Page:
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Author Topic: Designing a RV Garage  (Read 11977 times)

Lou Schneider

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Re: Designing a RV Garage
« Reply #60 on: April 10, 2017, 04:36:38 PM »
Interesting perspective on the dynamics of the air flow.  There's no free lunch tho... cool, wet air is much heavier than warm, dry air so the fan on your swamp cooler has to work harder to move the cool, wet air from low to high.  OTOH, the warm, dry air wants to vent anyway since it is lighter... in fact some of the ancient middle east home designs used this effect to vent hot air and pull in cool air from below.

It's called chimney effect.  Hot air rises, if you place an opening at the top of the stack you'll draw in replacement air at the bottom.

Jerry's doing the same thing in his garage - if anything, the convection flow will help airflow through the swamp cooler, not hinder it.  I'll bet there's a slight airflow from convection through the cooler any time the windows are open, even if the cooler's fan is off.  So there is a free lunch, after all.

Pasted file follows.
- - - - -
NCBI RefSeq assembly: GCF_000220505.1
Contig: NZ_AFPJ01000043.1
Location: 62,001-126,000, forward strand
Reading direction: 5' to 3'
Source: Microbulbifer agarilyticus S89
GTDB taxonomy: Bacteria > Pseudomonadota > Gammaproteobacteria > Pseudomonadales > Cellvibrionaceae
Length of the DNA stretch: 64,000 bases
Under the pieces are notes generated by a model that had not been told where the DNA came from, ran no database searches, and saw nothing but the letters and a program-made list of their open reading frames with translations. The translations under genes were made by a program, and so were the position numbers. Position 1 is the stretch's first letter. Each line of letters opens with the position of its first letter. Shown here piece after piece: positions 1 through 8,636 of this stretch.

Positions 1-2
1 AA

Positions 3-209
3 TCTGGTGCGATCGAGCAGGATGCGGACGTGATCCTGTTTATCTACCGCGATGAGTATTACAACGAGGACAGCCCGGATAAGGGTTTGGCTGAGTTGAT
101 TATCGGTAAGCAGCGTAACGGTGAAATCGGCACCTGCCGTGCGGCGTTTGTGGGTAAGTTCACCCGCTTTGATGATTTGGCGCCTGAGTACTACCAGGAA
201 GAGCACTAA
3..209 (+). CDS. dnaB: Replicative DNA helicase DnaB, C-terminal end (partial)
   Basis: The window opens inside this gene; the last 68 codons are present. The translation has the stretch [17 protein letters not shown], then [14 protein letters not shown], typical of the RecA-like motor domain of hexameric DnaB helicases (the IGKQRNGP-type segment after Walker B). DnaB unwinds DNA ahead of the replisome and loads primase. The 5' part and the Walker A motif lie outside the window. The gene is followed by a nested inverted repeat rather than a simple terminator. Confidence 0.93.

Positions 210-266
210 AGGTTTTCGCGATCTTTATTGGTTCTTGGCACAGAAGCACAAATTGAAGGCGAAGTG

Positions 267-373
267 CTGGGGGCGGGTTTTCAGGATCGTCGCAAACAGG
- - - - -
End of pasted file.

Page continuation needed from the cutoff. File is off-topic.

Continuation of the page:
HyperCamp

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Re: Designing a RV Garage
« Reply #61 on: April 11, 2017, 12:04:54 PM »
I too am wondering how this project ended up.   Any updates would be great!   Thanks
Russell and Nancy
Weatherford, Texas
Prowler Regal TT
XLR 30HDS Hyper Lite Toy Hauler
Dodge Ram 2500 HD Cummins

taoshum

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Re: Designing a RV Garage
« Reply #62 on: April 13, 2017, 12:09:57 AM »
It's called chimney effect.  Hot air rises, if you place an opening at the top of the stack you'll draw in replacement air at the bottom.

Jerry's doing the same thing in his garage - if anything, the convection flow will help airflow through the swamp cooler, not hinder it.  I'll bet there's a slight airflow from convection through the cooler any time the windows are open, even if the cooler's fan is off.  So there is a free lunch, after all.

I understand the "chimney" effect...  I doubt that we have any data... either way.

refs:

https://en.wikipedia.org/wiki/Evaporative_cooler

https://energy.gov/energysaver/evaporative-coolers